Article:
Bob Dylan makes chart history with ‘Rough and Rowdy Ways’
By Ben Sisario
Most weeks, the top of the Billboard album chart is a story of hip-hop, more hip-hop and maybe a pop star. This week it also features Bob Dylan, the 79-year-old songwriter and cultural chameleon who four years ago won the Nobel Prize in literature.
While the chart’s No. 1 spot is held this week by rapper Lil Baby’s “My Turn” for a third time in a row — and a fourth overall — Dylan opens at No. 2 with “Rough and Rowdy Ways,” his 39th studio album, which is his 23rd time in the Top 10.
“Rough and Rowdy Ways,” Dylan’s first album of new songs in eight years — his last three have been collections of traditional pop standards — sold 51,000 copies in the United States, according to Nielsen Music. Factoring in its 3 million streams, the LP was credited with the equivalent of 53,000 sales, according to the formula that Nielsen and Billboard now use to reconcile the different ways that fans consume music.
Dylan’s album has been hailed by critics as one of his best, and most beguiling, in years. “Murder Most Foul,” the 17-minute final track, is a rhapsodic evocation of American history in the wake of President John F. Kennedy’s assassination in 1963; by one count, it alludes to at least 74 other songs.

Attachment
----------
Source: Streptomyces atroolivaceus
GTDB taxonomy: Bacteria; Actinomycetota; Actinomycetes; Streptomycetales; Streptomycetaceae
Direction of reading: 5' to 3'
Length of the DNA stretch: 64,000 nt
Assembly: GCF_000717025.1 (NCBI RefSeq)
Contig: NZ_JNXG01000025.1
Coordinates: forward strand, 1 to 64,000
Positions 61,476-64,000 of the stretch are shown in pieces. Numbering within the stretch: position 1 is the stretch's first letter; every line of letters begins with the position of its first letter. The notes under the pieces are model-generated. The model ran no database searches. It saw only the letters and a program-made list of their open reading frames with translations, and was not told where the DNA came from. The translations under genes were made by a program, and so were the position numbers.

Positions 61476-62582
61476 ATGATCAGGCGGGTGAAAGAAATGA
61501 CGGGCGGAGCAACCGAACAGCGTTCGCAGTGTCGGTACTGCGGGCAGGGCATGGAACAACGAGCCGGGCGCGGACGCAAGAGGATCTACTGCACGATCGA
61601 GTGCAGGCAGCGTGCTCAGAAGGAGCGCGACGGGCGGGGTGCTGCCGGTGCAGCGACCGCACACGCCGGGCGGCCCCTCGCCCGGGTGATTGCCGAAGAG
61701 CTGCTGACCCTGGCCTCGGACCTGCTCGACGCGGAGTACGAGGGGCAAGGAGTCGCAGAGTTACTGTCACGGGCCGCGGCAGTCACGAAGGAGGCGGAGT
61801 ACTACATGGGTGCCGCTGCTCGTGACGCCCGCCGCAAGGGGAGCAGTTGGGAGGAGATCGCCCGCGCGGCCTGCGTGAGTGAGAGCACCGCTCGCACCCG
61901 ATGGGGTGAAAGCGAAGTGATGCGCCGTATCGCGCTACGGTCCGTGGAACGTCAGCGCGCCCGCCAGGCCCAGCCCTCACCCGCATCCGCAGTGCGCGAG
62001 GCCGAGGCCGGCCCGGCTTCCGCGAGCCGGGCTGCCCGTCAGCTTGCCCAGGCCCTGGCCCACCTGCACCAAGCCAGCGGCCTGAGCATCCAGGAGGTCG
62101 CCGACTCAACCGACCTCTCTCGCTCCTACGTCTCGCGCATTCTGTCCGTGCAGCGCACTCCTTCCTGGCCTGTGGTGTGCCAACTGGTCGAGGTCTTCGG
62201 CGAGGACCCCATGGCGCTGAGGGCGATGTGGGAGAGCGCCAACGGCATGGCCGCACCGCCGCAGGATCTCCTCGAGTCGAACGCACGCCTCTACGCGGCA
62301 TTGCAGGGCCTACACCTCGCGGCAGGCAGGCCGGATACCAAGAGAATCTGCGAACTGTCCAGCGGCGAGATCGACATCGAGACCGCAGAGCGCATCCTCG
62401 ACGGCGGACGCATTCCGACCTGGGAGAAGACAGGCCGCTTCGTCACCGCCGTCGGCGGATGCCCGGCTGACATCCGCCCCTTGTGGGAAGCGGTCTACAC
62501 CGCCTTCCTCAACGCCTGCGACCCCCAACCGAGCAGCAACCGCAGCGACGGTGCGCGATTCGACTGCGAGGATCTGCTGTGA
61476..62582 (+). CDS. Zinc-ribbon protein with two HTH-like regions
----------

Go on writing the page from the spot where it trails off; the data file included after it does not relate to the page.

According to Billboard, Dylan is the first artist to reach the Top 40 with a new album in each decade from the 1960s to the 2020s. (He may face competition from Barbra Streisand, who has logged a No. 1 in each decade from the ’60s through the 2010s, and has not released an album in two years.)
Lil Baby’s “My Turn” held the top spot this week with the equivalent of 70,000 sales, including 107 million streams. Also this week, New York rapper A Boogie Wit Da Hoodie jumped 77 spots to No. 3, after releasing an expanded version of his album “Hoodie 2.0,” which had arrived on the chart in February, at No. 2.
DaBaby’s “Blame It on Baby” is in fourth place, and Post Malone’s “Hollywood’s Bleeding” is No. 5. R&B singer Teyana Taylor opened at No. 8 with “The Album.”